Gov. Nathan Deal of Georgia vetoed legislation on Tuesday that would have made his state the 10th to allow licensed gun holders to carry concealed weapons in most locations on public-college campuses.
The governor, a Republican who has supported expanding the right to carry guns in places as sensitive as bars and churches, waited until the final day of a 40-day bill-signing period to announce his decision on the politically explosive issue of campus carry.
"From the early days of our nation and state, colleges have been treated as sanctuaries of learning where firearms have not been allowed," the governor wrote. "To depart from such time-honored protections should require overwhelming justification. I do not find that such justification exists. Therefore, I veto HB 859."
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All of his options on the campus-carry bill carried risks. Sign the law and anger those in higher education who have flooded his office with emails and letters saying they would feel less safe — not more — if guns were allowed on their campuses.
Or veto it and further enrage conservatives who are still stinging about his veto of a "religious liberty" bill that critics said would discriminate against gay people.
If Governor Deal neither vetoed nor signed the legislation by Tuesday, it would have automatically become law.
That’s the approach Tennessee’s governor, Bill Haslam, took late Monday, when a bill allowing faculty and staff members — but not students — to be armed on public-college campuses became law without his signature.
The Georgia measure would have allowed anyone 21 or older with a weapons license to carry a concealed gun anywhere on a public-college campus unless the area was specifically excluded. The areas lawmakers carved out for exclusions included dormitories, sporting-event venues, and fraternity and sorority houses.
In the final days of the legislative session, Mr. Deal asked lawmakers to tweak HB 859, to give individual colleges the flexibility to ban guns from campus day-care centers, disciplinary hearings, and faculty and administrative offices. He also expressed concern about the safety of high-school students who are also enrolled in college courses.
Lawmakers refused to change the bill, saying that doing so would gut the intent of the legislation.
The National Rifle Association released a statement on Tuesday saying it was "unfortunate that Governor Deal vetoed a bill that would have made Georgia campuses safer for his constituents."
The group said it would work with Georgia lawmakers to reintroduce legislation next year.
The governor’s decision was also criticized by Robert Y. Eagar, Southeast regional director for Students for Concealed Carry. He said the decision would "leave our students sitting ducks to be targeted by criminals."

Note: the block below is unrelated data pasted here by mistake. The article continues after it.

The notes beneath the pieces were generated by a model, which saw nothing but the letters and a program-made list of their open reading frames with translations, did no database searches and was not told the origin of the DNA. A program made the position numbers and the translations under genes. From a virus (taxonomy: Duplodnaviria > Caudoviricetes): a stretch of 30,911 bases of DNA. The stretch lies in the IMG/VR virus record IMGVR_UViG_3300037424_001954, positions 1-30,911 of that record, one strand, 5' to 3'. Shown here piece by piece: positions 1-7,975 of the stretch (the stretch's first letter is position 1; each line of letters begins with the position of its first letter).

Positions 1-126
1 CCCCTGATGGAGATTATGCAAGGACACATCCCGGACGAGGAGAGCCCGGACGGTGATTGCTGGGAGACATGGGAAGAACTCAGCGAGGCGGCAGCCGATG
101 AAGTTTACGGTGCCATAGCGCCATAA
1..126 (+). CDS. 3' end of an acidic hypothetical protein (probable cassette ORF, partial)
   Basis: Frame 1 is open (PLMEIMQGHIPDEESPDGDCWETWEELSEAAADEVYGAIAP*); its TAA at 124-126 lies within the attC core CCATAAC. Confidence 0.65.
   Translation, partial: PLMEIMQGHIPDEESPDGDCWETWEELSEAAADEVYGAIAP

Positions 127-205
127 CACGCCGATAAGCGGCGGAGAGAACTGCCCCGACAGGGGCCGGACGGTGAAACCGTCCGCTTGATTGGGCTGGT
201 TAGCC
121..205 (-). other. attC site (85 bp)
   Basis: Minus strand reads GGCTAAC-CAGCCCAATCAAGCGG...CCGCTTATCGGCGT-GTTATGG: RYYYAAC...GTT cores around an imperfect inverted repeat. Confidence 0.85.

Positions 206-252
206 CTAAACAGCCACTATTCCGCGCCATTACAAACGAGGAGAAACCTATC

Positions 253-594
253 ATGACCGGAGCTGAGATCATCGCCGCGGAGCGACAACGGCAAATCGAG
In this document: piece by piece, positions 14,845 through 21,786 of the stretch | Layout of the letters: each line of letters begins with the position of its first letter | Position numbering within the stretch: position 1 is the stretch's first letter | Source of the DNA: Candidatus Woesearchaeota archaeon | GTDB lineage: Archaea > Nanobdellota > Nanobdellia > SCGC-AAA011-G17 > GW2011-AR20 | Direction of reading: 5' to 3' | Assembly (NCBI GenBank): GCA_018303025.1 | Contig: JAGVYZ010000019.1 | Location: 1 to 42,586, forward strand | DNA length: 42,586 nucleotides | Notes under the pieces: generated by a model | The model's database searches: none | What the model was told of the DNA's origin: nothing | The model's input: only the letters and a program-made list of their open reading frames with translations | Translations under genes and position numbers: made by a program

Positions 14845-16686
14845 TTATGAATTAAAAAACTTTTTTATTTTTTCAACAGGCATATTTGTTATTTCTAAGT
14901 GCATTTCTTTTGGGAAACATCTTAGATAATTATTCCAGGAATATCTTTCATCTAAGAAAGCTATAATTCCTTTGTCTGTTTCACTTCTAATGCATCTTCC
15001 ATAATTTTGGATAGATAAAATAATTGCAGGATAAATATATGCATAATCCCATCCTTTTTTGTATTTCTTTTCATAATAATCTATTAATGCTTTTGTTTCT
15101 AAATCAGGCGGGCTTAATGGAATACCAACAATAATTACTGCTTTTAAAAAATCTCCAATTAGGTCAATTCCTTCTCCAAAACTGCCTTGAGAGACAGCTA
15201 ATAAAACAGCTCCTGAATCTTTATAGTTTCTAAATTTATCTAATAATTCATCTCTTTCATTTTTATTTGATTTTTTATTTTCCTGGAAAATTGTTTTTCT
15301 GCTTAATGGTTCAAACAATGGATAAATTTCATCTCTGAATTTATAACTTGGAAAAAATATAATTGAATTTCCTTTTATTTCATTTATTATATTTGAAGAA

The bill’s primary sponsor, Rep. Rick Jasperse, said he was disappointed that the governor had rejected a bill that both the House and the Senate had overwhelmingly approved.
The move was welcomed, however, by higher-education leaders who had long fought to keep guns off their campuses. The University System of Georgia released a statement expressing appreciation for the veto. "We recognize this was not an easy decision for the governor to make," it said, adding that campus leaders and police chiefs were committed to enhancing safety systemwide.
The student newspaper at the University of Georgia reported that 62 percent of students polled there opposed the measure, while a poll at the Georgia Institute of Technology found that students there overwhelmingly disapproved of the bill.
C.S. Thachenkary, who retired on December 31 as an associate professor of managerial sciences at Georgia State University, said his decision to leave after three decades had been hastened by the prospect that a campus-carry law would be enacted.
In an interview on Tuesday, the 67-year-old former Faculty Senate leader outlined a variety of scenarios that he said could elevate what a colleague referred to as the "collective paranoia" among professors. Those include handing a difficult student a failing paper and then having to turn around to write on the blackboard, informing a doctoral student that she had failed the oral defense of a dissertation she had spent three to five years producing, or announcing that a colleague’s tenure bid had been denied.
Adding guns to the mix of any of those situations, he said, could create "a combustible combination."
Katherine Mangan writes about community colleges, completion efforts, and job training, as well as other topics in daily news. Follow her on Twitter @KatherineMangan, or email her at email@example.com.
Correction (5/4/2016, 12:40 p.m.): The original photo caption stated that the protest pictured took place last month, when in fact it was in March. The text has been corrected.